Horowitz gives a marvelous example of its tenacity in discussing the "liberal" reaction to the recent passage of the California Civil Rights Initiative (CCRI). CCRI officially bars racial discrimination in public employment, education, and contracting. In so doing, it effectively outlaws affirmative action. The ACLU and NAACP went to court to have CCRI declared unconstitutional. Ironically, these groups argued that CCRI - a law banning discrimination - was discriminatory. The paradox begins to make sense once one recognizes that the ACLU, the NAACP, and American "liberals" in general no longer hold that the concept of equality means equality before the law and equality of opportunity.
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56 of 68 people found the following review helpful By J. P. Ledbetter on January 16, 2000
Format: Hardcover Verified Purchase
Among the many dozens of books I have read concerning our founders, their philosophies, their dreams and the various other aspects of our Republic and our Republican Form of Government promised in the Constitution. I find this book by David Horowitz to be perhaps one of the most impressive and educational justifications to abandon the liberal philosophy and move more in line with our founders. It is however, also among the three most difficult I have found to read, comprehend and reach the end of in one-piece. For there is on almost every page some interesting, informative and deep seated principle, piece of knowledge and insight that must be underlined or highlighted, slowing down the process considerably. And one must read with care not to miss the wealth of information in all these words of wisdom. Mr. Horowitz has done a superb job of bringing the reader into a better understanding of the failures of the Marx, Lenin, Stalin, Hitler and other philosophies of the extreme left and many of our left wing representives today. And how anyone who follows these failed policies and ideals must find excuses for the devastation and terrible toll they placed and still inflict upon the community of man. There are three main ideas that I perceived from David. First that the core principles of any political philosophies (in our case the right and left, Republicans and Democrats, conservatives and liberals) of the world, when taken to extremes, all converge at a point resulting in, Tyranny, Despotism, Communism and Slavery. And all these things should be shunned and avoided by Americans. Second that our childhood beliefs, which were to some extent in the past simple brainwashing by listening to our parents could be thrown off, once emancipated, if we chose to.Read more ›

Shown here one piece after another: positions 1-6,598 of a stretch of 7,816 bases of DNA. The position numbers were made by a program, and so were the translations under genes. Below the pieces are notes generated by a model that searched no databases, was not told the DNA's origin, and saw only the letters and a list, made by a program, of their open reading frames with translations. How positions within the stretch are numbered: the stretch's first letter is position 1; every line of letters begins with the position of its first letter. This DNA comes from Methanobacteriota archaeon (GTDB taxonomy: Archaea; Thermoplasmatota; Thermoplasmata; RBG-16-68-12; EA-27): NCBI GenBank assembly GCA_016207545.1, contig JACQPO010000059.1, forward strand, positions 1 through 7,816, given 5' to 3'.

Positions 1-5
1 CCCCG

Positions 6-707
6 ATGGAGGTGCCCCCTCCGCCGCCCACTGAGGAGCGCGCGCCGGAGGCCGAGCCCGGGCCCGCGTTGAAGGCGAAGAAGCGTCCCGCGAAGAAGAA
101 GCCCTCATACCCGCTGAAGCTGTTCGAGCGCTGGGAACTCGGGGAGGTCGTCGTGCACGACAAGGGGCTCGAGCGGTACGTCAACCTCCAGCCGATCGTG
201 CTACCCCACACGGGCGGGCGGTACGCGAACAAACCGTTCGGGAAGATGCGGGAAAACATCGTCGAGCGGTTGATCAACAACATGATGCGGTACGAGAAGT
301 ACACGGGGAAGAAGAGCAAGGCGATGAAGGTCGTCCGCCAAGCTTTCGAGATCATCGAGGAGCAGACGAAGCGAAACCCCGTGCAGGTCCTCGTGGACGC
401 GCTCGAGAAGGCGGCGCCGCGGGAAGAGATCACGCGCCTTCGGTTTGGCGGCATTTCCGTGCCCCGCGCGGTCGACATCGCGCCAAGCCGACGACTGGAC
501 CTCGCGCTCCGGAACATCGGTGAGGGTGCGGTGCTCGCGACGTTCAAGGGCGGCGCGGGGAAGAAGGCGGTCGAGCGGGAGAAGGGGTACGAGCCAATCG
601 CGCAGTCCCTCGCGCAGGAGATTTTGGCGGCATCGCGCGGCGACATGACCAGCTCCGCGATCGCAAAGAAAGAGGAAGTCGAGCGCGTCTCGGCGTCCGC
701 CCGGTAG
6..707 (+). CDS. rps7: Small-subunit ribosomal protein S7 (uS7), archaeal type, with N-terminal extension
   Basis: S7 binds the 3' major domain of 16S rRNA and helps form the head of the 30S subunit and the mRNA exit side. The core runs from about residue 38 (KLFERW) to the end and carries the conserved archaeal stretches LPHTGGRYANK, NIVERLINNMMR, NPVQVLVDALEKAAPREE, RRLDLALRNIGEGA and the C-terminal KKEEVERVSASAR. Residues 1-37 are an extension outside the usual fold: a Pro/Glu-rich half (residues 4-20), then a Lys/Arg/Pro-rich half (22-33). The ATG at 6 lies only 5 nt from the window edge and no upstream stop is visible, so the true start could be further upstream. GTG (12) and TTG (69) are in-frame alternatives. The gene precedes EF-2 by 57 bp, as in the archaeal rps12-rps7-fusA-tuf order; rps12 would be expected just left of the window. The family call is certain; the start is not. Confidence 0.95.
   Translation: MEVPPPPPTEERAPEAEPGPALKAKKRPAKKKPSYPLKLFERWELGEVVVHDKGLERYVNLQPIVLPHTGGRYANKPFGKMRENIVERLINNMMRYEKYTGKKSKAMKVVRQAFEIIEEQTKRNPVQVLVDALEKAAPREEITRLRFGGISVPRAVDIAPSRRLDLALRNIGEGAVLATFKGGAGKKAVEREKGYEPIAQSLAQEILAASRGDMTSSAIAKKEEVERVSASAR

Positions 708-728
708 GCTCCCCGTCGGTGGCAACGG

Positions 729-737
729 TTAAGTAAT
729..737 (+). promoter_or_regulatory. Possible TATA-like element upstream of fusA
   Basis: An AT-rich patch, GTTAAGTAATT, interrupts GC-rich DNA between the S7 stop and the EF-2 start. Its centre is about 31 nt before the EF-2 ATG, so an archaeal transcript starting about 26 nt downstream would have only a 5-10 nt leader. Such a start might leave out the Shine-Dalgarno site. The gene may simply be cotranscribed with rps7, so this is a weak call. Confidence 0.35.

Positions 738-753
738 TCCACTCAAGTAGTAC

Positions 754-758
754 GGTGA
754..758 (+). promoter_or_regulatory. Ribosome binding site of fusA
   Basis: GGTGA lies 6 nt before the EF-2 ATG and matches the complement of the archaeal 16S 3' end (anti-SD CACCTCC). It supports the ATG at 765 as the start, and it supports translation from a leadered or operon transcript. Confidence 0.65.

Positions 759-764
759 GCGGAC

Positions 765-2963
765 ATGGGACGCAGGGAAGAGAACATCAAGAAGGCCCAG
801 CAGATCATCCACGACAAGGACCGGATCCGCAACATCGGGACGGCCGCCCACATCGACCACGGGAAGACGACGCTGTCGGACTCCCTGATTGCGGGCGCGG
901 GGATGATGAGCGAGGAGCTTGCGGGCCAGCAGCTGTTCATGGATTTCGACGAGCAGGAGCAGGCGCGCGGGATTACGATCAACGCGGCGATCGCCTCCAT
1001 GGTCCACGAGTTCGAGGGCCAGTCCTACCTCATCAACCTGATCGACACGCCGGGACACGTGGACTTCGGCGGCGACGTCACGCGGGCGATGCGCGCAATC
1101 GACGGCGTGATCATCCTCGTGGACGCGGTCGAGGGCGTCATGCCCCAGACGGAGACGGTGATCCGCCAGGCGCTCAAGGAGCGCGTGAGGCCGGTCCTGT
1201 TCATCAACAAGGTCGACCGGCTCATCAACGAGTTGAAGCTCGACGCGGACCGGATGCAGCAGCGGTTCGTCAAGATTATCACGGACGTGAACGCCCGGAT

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32 of 39 people found the following review helpful By W. K. Aiken on March 20, 2002
Format: Paperback
Being a staunch Libertarian who holds no truck with bureaucratic social engineering from either the Republican moralists or the Democratic PC crusaders, it is rare that a political screed holds up to the natural cynicism I bring to most reads of this sort. The vast majority are screaming, finger-pointing diatribes extolling the perfection of the authors' POV and the Satanic origin of his opponents'.

That said, I must hand Dr. Horowitz kudos of the grandest nature for his factual analysis of how our two major parties wound up where they are today. Committed Republicans can point to this clear and illustrative history of the Left and discover why they feel like they do; it is difficult to not jerk one's knees in reaction to some of the eyewitness accounts given here.
Committed Democrats can point to this clear and illustrative history of the Left and find their roots; a genaeology of their outlook helps clarify the causes of some of their actions and emotions.
Committed Libertarians, however, will still have a hard time explaining why Republicans are acting more like Democrats and Democrats often pretend to be Republicans; I wonder whether Horowitz is waxing nostalgic or prescient.

In any event, this is history that popular media will not provide. Likewise, I find it noteworthy that academic acquaintences who enjoy Horowitz will also discuss Lerner and Dershowitz equally openly. Not so for the establishment professorials I've known. For those reasons I lean more towards believing the content of this work. If, perhaps, those who disagree would explain their contention with fact and account instead of rhetorical pooh-poohs and the literary equivalent of rolling their eyes, acceptance might still be in question.